Mom? Can we have an advance on our allowance?
Now go change your underwear.
Okay, now that you've got fresh underoos on, picture the array of cars you'd buy with just shy of $32 million. Park them side by side, staring out in unison. Porsches, Lamborghinis, Mercedes-Benzes. 458s, R8s, M5s, CTS-Vs. Muscle cars, roadsters, track cars, off-roaders. Modern cars, classic cars, antique cars. $31.7 million buys so much, but this is important—you've got to picture them all, lined up beside one another.
Then shake your head like an Etch-a-Sketch, make all them disappear, and imagine a Ferrari 250 GTO in place of all of them.
A fair trade? Well, if you've got, say, hundreds of millions of dollars to spend on cars, then yeah, blowing $31.7 million on one of the rarest Ferraris of all time doesn't seem quite as outlandish.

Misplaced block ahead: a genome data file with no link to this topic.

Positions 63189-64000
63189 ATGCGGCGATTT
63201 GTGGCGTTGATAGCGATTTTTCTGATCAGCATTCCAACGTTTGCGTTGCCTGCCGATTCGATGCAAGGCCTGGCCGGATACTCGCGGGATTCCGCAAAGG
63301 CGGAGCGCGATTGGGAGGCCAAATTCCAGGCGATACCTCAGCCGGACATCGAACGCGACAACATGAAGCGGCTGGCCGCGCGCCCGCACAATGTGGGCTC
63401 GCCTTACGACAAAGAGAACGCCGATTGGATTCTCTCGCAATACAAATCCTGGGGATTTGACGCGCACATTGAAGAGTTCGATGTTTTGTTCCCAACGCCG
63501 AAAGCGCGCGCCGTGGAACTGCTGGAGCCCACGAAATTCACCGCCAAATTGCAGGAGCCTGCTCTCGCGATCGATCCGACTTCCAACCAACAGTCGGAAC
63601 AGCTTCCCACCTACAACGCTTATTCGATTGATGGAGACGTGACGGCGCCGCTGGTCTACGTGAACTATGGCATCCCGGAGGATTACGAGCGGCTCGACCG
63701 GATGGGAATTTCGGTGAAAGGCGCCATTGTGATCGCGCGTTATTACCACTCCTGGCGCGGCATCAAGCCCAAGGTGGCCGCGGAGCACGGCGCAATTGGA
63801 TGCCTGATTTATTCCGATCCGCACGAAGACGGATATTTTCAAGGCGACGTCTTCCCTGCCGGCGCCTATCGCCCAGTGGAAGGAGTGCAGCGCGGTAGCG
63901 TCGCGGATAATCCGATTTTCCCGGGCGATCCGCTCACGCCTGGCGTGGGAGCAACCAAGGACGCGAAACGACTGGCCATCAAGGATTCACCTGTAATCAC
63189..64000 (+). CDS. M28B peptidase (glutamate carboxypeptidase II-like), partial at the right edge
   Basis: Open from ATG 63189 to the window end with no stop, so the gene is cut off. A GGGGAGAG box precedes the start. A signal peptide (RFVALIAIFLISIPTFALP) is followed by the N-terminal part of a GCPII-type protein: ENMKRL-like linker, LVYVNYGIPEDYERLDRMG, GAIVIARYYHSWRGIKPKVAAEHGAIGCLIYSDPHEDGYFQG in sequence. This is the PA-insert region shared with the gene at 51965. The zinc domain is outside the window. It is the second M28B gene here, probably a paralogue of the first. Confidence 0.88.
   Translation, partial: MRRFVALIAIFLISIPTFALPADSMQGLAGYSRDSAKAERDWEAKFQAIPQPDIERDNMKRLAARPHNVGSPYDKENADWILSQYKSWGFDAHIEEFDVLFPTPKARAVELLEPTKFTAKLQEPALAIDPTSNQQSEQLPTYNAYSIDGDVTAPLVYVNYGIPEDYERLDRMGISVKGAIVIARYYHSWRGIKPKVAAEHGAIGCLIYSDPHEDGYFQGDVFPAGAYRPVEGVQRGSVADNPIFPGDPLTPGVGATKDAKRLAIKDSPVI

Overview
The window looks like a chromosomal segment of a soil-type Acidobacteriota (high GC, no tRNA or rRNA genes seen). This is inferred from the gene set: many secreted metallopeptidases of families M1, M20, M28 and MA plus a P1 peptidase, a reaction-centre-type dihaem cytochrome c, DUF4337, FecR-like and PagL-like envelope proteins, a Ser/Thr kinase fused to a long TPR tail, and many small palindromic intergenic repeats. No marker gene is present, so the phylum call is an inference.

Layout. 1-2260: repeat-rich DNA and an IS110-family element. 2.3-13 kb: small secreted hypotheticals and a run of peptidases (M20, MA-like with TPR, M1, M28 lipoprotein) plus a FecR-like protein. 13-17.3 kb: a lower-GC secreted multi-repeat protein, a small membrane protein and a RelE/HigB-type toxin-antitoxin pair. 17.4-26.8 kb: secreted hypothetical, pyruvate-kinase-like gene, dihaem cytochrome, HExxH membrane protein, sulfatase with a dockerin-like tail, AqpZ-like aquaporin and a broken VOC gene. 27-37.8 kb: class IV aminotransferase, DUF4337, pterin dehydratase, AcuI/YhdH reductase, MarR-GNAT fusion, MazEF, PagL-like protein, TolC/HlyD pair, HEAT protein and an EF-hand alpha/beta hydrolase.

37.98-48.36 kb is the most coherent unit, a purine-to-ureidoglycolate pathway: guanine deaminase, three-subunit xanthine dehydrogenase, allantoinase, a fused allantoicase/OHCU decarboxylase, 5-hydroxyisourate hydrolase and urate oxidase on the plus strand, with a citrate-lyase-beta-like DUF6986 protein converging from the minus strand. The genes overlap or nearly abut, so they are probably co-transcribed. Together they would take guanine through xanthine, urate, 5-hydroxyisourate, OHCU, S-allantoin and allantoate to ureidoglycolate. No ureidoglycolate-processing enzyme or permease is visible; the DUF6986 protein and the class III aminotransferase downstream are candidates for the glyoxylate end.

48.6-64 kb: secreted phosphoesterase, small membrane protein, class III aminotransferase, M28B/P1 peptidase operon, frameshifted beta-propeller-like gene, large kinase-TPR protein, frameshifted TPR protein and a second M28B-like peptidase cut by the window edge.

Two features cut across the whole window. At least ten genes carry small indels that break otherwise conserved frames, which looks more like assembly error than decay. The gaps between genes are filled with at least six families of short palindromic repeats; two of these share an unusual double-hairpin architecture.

We're not sure who exactly bought the 250 GTO that recently changed hands for $31.7 million, but we know who sold it—British real estate agency mogul Jon Hunt, who's reportedly worth about $1.4 billion. (Fun fact: the median net worth of the average American is about $100,000. So for Jon Hunt, buying a $32 million Ferrari is like buying a $2,290 car for the average American.)
But hey, if you've got to pick a car to spend $31.7 million on, you could do a lot worse than the Ferrari 250 GTO. Only 39 were built, and they serve as the high water mark for Ferraris—the last front-engined cars from Maranello that literally could win top-tier racing series of the day then drive home afterwards. Odds are good we'll never see another car quite like it again. Suddenly, that one-car imaginary lineup doesn't seem so weird. [via Top Gear]